The party is over for the struggling Washington Capitals. There were no smiles during yesterday's practice at Mount Vernon, as Coach Bryan Murray put the team through an intensive drill that concluded with stops and starts.

Despite the physically demanding workout, Murray indicated that he found no problem with the players' conditioning or willingness to work.

"We're just not in shape mentally," Murray said. "Time after time, we'll play a pretty good hockey game, work hard, be in a very competitive situation and then give it away.

"Mentally, we're letting ourselves off the hook too often. I told the players I was going to tighten up the practices. There will be less horseplay and we're going to get more work done. Maybe a demand on the bodies will get things straightened out in the minds.

"Physically, we're fine. We have to shake up the upper part. Maybe we're not tough enough on ourselves. Certainly, we're not bearing down."

The Capitals (5-5-4) have fewer points than 13 other teams, a sorry situation for a club that was expected to be a Stanley Cup contender.

In four of their five defeats, the Capitals have blown leads. In all four ties, the opposition has come from behind to score the last goal. The most recent incident, and the trigger to yesterday's crackdown, was the 3-3 game with Minnesota Tuesday night. The North Stars tied on Tom McCarthy's third-period power play goal and several times came close to victory.

"In the third period, (Minnesota goalie Gilles) Meloche is way out of the net, one of our guys has him cold and he misses by 10 feet," Murray said. "If we're going to get things like that, and guys staying out too long on a shift, then I'm going to restrict their ice time until they get their act together."

The Capitals shut out eight opponents last season and held 16 others to one goal. Not once this season have they held an opponent under two goals.

The future does not appear especially bright, since the Capitals play at Buffalo Friday and then are home against the Sabres Saturday. Over the years, Buffalo has been Washington's toughest opponent, with 33 victories, six ties and two losses.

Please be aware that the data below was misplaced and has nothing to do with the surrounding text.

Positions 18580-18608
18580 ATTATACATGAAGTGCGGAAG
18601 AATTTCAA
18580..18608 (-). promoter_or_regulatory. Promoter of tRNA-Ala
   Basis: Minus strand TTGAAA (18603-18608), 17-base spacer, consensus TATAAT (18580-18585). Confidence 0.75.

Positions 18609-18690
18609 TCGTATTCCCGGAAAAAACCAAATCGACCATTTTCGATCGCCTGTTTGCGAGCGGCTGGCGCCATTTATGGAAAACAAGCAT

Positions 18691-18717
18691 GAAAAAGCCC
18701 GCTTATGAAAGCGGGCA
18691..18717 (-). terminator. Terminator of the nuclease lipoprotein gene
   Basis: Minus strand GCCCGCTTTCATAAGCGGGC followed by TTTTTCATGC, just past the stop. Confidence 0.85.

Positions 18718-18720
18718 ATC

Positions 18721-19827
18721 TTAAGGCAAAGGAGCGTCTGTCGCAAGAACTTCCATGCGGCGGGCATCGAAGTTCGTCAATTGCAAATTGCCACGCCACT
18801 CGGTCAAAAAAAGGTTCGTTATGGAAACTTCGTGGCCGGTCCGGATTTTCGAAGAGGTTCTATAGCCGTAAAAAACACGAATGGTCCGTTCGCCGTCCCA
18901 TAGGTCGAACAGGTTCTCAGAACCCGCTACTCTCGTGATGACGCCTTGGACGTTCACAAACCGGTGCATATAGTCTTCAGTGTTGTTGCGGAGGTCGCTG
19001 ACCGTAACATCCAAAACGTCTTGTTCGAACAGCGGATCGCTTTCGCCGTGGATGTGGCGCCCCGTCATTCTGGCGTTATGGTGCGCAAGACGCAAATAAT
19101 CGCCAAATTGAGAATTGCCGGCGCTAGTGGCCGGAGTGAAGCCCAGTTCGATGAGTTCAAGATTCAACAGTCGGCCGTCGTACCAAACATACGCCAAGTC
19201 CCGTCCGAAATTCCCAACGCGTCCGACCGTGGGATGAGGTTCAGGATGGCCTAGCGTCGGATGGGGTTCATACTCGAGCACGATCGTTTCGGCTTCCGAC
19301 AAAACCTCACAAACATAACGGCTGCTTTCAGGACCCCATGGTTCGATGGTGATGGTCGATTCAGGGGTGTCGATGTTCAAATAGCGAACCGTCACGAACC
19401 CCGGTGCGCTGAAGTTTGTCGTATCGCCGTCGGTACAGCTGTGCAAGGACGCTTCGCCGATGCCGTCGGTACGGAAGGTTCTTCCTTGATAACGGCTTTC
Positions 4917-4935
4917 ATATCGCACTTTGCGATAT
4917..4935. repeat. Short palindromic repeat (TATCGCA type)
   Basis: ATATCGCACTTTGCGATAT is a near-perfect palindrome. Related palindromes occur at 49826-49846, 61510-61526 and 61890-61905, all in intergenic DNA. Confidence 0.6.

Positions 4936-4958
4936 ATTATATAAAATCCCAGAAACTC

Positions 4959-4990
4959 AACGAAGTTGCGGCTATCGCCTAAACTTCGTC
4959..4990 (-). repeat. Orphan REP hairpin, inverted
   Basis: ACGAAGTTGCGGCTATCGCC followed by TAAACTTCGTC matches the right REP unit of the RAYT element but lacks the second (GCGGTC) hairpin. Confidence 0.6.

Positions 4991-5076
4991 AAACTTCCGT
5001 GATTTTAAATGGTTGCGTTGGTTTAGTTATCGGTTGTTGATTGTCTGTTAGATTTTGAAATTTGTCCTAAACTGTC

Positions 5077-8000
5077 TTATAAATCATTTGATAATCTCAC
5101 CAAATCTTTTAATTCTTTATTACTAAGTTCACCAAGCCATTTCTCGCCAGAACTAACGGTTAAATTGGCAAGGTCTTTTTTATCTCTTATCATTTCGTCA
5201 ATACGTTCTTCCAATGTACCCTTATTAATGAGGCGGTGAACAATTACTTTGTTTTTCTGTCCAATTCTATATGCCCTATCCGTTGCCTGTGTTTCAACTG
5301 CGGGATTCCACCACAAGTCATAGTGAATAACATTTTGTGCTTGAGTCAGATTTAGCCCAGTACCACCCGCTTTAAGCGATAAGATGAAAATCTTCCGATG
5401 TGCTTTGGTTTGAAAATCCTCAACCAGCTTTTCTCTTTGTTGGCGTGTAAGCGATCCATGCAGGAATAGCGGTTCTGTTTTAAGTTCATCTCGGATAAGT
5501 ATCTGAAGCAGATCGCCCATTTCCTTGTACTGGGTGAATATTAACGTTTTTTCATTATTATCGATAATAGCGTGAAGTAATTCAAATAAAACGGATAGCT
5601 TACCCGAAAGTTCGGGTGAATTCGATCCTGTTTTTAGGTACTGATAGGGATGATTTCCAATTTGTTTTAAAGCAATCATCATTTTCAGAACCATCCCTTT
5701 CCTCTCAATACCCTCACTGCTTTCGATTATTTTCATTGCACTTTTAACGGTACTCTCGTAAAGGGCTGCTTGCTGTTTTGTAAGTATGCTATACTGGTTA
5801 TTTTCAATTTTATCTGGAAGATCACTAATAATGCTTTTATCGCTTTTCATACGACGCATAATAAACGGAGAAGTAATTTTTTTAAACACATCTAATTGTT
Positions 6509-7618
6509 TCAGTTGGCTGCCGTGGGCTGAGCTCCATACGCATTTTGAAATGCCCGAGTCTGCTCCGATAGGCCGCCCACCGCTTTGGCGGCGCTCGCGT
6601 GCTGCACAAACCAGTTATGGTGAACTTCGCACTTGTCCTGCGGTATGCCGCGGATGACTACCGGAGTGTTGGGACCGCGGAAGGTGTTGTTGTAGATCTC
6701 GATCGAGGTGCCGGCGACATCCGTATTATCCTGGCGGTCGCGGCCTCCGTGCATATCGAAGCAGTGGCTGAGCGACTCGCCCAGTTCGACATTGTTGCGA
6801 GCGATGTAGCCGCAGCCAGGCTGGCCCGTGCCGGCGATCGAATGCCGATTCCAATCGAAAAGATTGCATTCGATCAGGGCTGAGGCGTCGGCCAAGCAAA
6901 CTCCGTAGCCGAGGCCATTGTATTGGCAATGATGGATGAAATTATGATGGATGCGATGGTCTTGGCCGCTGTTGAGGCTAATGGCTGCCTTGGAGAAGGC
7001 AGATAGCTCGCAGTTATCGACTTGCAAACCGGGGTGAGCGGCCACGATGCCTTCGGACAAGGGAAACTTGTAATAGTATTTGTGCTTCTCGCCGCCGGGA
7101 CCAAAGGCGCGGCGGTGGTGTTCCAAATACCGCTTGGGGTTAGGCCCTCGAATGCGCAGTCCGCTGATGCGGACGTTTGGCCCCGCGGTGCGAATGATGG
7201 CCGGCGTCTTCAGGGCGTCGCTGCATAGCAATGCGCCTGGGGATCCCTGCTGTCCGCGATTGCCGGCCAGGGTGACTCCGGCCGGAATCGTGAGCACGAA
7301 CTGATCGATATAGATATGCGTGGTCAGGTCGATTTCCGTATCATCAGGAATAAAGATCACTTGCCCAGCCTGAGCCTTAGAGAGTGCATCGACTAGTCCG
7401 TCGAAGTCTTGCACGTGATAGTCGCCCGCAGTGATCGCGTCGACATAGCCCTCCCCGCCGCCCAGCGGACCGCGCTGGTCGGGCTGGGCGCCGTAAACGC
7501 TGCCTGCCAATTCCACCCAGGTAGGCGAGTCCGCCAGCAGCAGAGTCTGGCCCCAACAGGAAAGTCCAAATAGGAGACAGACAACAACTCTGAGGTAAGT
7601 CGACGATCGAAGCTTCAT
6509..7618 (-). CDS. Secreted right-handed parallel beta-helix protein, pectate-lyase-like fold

Gaetan Duchesne, a superb penalty killer who incurred a broken left hand in the season opener, will return to action Friday. Although he has been skating regularly, he was very tired after yesterday's practice and no doubt will need some time to reach game condition.

"As much hard work as you do on your own, the time off catches up to you," Murray said. "He was hurting today."

"I find out today that just skating is not like playing," Duchesne said. "The stop and go was very tough on me. I had none of that for five weeks. My upper body is not like before, either. It should take about a week to get used to it.

"It was very tough just sitting down and watching. I can do nothing. I don't know what's happened with the penalty killing," Duchesne continued.

"We didn't change anything and I know the guys are working hard every night. I wish I'd seen something that I could tell them to help. I know for sure we can't give up two power play goals a game and win."

The Capitals, who yielded only 39 extra-man goals to lead the league in penalty killing last season, have been victimized 20 times in 14 games and rank last in that area.

"We've been to the chalkboard almost on a daily basis," said Doug Jarvis, the penalty-killing leader. "We've seen films and we've had countless meetings.

"Every game, it seems to hinge on a different individual mistake. It's not things you can diagram on a blackboard. It has to be accomplished on the ice.

"It seems to be everybody -- one game, one fellow; the next game, somebody else. We're all responsible and each one of us has to do our job effectively."